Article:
Do you have one member of your project team or that one employee that seems to be crying out for attention? While everyone else seems to be working away you're constantly interrupted by one person's urgent demands for information or insistence that you drop everything and help them with their issue? Is it stopping you from getting your work done and making you crazy?
I got an email from a reader who painted this scenario--and we've all been there: I'm looking for a tactful way to tell a PM (who works from home) with a severe lack of understanding of the multitasking required in my environment. I can't deal with his communication needs constantly. What I mean is that he calls, emails and IMs in a period of one minute (he seems to have one task at a time to work on). I work in an environment where I cannot honor all of his interruptions yet, I don't want to set up regular meetings if we have nothing to talk about.
While it's hard to tell from just this example, it does raise a few questions leaders should be asking themselves:
- Is it just this one person, or is this a problem for the whole project team? When a team member behaves this way, it might be a coaching issue for the individual. It might also be a symptom of a problem with the team and this person is just acting as the canary in your coal mine. Make sure your team discusses (as a team) the communication norms and expectations. Sometimes people are so caught up in their own work they forget there is a whole group out there and they might temper their demands if they stop and think about their place in the big picture.
- Has this person worked remotely before? Many people who are working from home for the first time struggle with boundaries. They're used to poking their head over a cubicle and getting input from coworkers and suddenly feel isolated. They might just be looking for human contact. Or they might just be narcissistic and insensitive. Either way, the reality of working remotely is that people have to learn the difference between important and urgent.It seems like they're phoning, emailing and IMing all at the same time. Coach them on which tool to use for which questions and what are reasonable response times.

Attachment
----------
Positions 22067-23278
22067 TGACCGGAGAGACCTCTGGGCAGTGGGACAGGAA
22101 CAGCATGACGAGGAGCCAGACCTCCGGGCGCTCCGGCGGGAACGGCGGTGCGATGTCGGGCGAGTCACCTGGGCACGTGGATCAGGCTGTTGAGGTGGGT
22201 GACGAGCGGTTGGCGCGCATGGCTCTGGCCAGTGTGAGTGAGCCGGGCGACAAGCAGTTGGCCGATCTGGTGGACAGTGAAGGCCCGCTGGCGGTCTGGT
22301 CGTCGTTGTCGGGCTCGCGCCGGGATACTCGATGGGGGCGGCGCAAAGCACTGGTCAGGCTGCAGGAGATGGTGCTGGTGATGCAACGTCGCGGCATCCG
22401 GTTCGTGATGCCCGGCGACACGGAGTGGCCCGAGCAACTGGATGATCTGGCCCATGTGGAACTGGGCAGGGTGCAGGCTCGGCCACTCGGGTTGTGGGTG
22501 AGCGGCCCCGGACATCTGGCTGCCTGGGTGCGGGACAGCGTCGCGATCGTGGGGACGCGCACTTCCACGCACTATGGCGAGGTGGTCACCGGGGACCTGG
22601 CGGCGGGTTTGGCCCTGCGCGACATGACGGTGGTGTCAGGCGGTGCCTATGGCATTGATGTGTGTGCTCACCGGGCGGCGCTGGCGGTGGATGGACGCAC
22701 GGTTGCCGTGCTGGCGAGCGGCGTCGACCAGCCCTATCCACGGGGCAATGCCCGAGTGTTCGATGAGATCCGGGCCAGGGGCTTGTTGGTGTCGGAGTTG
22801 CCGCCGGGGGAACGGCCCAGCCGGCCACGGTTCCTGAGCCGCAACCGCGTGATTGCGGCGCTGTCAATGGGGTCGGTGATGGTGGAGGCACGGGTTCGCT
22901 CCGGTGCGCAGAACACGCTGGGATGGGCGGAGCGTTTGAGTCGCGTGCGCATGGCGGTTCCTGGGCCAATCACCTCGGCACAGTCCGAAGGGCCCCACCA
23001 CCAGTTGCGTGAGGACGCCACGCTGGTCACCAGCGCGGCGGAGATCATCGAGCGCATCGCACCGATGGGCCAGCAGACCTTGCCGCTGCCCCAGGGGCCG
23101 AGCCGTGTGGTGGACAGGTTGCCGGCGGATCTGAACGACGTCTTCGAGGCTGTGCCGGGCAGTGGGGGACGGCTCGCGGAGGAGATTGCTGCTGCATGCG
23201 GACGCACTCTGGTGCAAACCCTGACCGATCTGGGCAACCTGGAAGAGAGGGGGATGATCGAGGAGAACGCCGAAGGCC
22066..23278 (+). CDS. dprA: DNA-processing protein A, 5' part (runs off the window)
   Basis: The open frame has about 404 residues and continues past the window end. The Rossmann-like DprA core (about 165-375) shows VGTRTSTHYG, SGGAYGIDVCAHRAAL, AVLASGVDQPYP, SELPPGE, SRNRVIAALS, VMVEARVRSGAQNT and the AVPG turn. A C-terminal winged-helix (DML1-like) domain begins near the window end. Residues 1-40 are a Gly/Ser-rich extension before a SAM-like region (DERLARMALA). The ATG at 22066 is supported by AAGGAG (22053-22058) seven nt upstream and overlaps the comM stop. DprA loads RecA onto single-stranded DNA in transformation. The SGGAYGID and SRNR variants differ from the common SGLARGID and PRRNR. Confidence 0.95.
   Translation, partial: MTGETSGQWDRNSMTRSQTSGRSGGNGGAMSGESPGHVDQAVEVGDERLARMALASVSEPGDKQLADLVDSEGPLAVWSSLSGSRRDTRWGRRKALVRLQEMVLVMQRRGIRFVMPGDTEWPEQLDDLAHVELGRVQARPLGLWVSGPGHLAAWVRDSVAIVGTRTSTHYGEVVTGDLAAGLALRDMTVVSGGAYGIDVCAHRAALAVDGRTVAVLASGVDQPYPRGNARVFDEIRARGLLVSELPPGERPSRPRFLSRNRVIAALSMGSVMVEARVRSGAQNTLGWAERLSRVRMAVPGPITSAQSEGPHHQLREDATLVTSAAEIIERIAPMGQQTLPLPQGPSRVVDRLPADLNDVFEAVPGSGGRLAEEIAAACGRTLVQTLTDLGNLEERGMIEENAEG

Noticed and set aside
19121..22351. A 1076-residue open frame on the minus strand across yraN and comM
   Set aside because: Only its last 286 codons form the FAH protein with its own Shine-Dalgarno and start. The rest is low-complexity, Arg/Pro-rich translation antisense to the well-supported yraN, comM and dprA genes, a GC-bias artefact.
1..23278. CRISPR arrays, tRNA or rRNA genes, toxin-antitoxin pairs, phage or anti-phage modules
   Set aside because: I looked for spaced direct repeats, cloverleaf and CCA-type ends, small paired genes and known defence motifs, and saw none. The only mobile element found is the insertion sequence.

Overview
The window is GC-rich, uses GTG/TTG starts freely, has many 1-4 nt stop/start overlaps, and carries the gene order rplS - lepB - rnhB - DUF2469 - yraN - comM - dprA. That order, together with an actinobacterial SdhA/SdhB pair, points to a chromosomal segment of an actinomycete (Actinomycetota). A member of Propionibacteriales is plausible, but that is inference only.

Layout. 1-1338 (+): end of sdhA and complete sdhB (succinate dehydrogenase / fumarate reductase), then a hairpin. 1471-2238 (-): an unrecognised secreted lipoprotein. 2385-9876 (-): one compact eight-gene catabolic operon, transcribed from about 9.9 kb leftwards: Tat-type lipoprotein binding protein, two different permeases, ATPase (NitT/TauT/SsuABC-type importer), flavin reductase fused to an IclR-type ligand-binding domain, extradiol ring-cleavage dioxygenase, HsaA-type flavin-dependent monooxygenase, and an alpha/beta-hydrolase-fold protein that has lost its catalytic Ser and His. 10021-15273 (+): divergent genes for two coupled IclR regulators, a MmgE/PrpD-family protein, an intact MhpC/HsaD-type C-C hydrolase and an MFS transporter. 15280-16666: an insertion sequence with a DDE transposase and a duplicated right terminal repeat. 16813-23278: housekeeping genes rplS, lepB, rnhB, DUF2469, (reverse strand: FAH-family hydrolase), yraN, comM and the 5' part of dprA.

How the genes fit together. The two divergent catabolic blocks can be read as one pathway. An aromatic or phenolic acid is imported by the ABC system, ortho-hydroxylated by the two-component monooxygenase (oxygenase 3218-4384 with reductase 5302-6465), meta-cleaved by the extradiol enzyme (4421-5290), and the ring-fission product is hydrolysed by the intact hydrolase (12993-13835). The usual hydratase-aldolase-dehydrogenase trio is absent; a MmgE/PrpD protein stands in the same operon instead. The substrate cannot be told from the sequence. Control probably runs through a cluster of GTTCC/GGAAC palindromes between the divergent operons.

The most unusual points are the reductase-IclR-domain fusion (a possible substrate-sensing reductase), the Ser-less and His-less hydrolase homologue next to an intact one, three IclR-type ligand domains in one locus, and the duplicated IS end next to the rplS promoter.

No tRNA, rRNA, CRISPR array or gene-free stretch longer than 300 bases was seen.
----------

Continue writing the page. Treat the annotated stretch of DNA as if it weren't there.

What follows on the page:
- What am I doing as the manager that might contribute to the problem? There are several behaviors managers engage in that can make an annoying problem worse. 1) Have you been non-responsive int he past and does this person lack faith that you'll get back to them without nagging? 2) Have you responded to every request like Pavlov's dog and they're used to having you respond automatically? 3) Has being needy worked for them up until now? If so, why wouldn't they keep it up?
- Do I kind of like being indispensable? As managers, we like being seen as founts of wisdom and a resource for our team, but it can also become a trap. If we refuse to delegate answers, people won't go to their teammates or find answers on their own. If we don't tell people to cool their jets and you'll get to them by the end of the day with an answer, they'll continue to expect instant results. Often we don't set (or at least maintain) reasonable boundaries and expectations.
- What's wrong with regularly scheduled meetings and connection time? In the interest of saving time, many managers forgo regularly scheduled communication time. This can cause bigger problems in the long run. People don't think they'll get your attention unless they demand it. Since there isn't regular communication they might worry that small things will pile up unless they're handled immediately. Maybe they're just lonely and struggling with working alone. Regularly scheduled communication allows people to feel they're on your radar screen and not completely ignored. They'll often create lists of items to be handled all at once rather than bug you for each thing individually.
- Blowing off employee checkups? Prepare for disaster ahead
- 4 Reasons managers need to commit to one-on-one calls
- 4 Ways to coach remote teams from a distance